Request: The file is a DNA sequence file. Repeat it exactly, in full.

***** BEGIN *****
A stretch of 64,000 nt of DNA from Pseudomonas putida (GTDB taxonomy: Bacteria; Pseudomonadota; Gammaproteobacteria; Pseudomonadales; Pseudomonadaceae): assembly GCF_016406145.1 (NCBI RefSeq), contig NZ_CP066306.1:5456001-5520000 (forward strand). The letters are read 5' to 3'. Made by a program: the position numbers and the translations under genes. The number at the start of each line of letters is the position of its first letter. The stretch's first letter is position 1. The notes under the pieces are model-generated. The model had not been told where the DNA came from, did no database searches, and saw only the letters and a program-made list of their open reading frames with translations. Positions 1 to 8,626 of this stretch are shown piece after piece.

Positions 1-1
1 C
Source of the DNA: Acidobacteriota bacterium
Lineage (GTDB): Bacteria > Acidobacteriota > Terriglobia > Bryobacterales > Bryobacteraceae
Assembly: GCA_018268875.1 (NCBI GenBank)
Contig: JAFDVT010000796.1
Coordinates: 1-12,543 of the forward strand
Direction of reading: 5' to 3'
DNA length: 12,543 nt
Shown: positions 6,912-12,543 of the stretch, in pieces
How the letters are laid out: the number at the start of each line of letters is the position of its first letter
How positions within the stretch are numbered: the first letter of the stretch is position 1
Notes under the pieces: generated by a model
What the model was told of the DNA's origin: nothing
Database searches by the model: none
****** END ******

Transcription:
A stretch of 64,000 nt of DNA from Pseudomonas putida (GTDB taxonomy: Bacteria; Pseudomonadota; Gammaproteobacteria; Pseudomonadales; Pseudomonadaceae): assembly GCF_016406145.1 (NCBI RefSeq), contig NZ_CP066306.1:5456001-5520000 (forward strand). The letters are read 5' to 3'. Made by a program: the position numbers and the translations under genes. The number at the start of each line of letters is the position of its first letter. The stretch's first letter is position 1. The notes under the pieces are model-generated. The model had not been told where the DNA came from, did no database searches, and saw only the letters and a program-made list of their open reading frames with translations. Positions 1 to 8,626 of this stretch are shown piece after piece.

Positions 1-1
1 C
Source of the DNA: Acidobacteriota bacterium
Lineage (GTDB): Bacteria > Acidobacteriota > Terriglobia > Bryobacterales > Bryobacteraceae
Assembly: GCA_018268875.1 (NCBI GenBank)
Contig: JAFDVT010000796.1
Coordinates: 1-12,543 of the forward strand
Direction of reading: 5' to 3'
DNA length: 12,543 nt
Shown: positions 6,912-12,543 of the stretch, in pieces
How the letters are laid out: the number at the start of each line of letters is the position of its first letter
How positions within the stretch are numbered: the first letter of the stretch is position 1
Notes under the pieces: generated by a model
What the model was told of the DNA's origin: nothing
Database searches by the model: none